Researchers identified an extraordinary material for implementing thermoelectric devices with the highest efficiency ever recorded.
Thermoelectric generators are quite popular. They can convert the thermal energy into electricity by taking advantage of thermal gradients. In a thermoelectric generator module, one side is hot and the other side is cold and what makes it work is a thermoelectric material that lies in the middle. Heat flows through the material, and some of the heat is converted to electricity.
For high efficiency, the material needs to have extremely low thermal conductivity while still retaining good electrical conductivity. And as the source of heat can be much higher, the material needs to be stable at those temperatures. These challenges make thermoelectric devices difficult to manufacture.
Researchers from Northwestern University and Seoul National University in Korea have recently demonstrated a high performance thermoelectric material. The material used is purified tin selenide in polycrystalline form, which gives the most efficiency ever recorded. The researchers were able to achieve the high conversion rate after identifying and removing an oxidation problem that had degraded performance in earlier studies.
The material can be used in solid-state thermoelectric devices, and the key applications for these devices are in power plants, the automobile industry and glass- and brick-making factories for conversion of heat into electricity.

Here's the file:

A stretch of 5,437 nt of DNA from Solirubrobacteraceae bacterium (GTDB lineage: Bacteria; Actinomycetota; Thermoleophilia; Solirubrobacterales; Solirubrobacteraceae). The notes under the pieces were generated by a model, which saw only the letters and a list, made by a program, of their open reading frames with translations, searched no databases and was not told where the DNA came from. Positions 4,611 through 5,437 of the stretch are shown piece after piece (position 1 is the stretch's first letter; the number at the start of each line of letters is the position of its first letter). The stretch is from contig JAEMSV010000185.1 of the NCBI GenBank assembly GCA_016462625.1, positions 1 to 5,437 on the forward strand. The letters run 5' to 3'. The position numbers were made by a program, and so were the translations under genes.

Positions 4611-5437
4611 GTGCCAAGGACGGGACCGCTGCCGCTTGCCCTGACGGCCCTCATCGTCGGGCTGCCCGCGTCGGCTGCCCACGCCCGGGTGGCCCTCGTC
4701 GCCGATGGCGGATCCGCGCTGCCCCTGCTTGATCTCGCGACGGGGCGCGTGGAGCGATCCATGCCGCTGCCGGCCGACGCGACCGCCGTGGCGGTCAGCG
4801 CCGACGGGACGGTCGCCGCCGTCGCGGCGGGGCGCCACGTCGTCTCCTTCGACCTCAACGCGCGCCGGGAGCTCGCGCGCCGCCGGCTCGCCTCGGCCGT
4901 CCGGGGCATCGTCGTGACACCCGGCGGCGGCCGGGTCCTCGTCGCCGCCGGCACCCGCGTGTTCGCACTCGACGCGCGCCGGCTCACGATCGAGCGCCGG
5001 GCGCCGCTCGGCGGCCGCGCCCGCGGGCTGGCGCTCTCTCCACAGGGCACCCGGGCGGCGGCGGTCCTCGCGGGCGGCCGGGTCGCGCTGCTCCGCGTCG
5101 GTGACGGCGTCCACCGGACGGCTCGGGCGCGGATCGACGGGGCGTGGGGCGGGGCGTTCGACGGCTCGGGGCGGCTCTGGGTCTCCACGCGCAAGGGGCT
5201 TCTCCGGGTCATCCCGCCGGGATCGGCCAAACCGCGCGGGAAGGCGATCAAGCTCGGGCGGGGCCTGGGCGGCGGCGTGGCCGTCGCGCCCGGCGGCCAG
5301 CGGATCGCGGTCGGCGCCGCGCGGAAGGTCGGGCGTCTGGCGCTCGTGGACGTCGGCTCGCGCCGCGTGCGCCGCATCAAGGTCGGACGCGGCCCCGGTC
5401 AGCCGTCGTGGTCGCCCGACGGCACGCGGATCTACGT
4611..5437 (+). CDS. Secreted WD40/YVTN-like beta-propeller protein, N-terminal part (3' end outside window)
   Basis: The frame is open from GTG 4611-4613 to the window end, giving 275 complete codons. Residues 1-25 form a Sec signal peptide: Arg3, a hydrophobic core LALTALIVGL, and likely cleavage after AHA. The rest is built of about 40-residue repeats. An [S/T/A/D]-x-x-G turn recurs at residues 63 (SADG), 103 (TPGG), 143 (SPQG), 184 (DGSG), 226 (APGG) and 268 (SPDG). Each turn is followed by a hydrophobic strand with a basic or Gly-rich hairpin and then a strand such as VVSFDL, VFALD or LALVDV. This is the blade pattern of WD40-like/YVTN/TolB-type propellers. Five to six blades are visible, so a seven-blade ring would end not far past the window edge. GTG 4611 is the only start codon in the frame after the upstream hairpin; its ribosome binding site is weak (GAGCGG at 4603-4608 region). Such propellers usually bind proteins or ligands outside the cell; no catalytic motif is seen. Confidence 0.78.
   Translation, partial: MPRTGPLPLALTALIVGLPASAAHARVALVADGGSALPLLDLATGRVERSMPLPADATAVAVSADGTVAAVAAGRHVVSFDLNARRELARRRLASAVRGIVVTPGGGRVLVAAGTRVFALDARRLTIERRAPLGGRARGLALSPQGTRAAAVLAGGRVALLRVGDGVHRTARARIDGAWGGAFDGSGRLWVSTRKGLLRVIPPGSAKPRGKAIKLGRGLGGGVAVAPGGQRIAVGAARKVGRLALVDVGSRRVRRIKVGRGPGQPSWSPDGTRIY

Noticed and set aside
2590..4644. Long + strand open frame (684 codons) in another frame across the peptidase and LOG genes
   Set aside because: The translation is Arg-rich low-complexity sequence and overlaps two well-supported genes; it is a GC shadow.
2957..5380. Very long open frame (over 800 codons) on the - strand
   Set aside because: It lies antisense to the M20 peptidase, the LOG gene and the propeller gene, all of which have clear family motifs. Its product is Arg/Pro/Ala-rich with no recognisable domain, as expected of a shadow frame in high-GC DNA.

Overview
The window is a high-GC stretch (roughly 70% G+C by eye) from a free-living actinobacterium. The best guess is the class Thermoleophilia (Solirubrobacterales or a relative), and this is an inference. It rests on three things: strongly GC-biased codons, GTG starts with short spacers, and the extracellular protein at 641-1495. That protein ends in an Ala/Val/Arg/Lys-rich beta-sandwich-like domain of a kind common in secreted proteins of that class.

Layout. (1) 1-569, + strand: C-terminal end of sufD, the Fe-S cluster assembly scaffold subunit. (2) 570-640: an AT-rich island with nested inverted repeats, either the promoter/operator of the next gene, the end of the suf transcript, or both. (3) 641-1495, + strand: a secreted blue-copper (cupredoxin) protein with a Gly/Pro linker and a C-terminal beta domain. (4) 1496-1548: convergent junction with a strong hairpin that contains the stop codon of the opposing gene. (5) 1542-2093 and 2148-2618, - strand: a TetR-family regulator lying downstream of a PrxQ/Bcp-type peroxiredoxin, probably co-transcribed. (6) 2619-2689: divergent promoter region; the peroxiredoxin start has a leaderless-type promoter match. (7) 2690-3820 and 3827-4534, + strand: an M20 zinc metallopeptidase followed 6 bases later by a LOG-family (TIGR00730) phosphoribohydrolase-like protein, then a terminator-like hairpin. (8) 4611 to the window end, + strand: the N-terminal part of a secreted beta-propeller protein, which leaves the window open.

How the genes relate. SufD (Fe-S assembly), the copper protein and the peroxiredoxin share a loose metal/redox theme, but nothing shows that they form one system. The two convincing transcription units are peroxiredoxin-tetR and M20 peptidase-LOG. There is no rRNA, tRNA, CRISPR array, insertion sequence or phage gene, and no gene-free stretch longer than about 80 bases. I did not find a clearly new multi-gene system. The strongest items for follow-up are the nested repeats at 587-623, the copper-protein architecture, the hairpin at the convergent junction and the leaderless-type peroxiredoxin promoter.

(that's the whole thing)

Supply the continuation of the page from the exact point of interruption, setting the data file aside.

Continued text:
“Thermoelectric devices are in use, but only in niche applications, such as in the Mars rover,” said Northwestern’s Mercouri Kanatzidis, a chemist who specializes in the design of new materials. “These devices have not caught on like solar cells, and there are significant challenges to making good ones. We are focusing on developing a material that would be low cost and high performance and propel thermoelectric devices into more widespread application.”
The study has been published in the journal Nature Materials.
“This opens the door for new devices to be built from polycrystalline tin selenide pellets and their applications explored,” Kanatzidis said.
Interesting topic but the article needs some numbers!! Efficiency% and cost comparisons with existing materials and applications. Thanks for mentioning the Mars vehicles, how about how they use thermocouples and what would be the effect if the new material is used. Would it be possible and cost effective to wrap a blanket around a power plants’ steam generators and get meaningful energy from that? Would it be useful to wrap around a reactor’s core so that, no matter what, the circulation pumps cooling it will always have power. Thanks!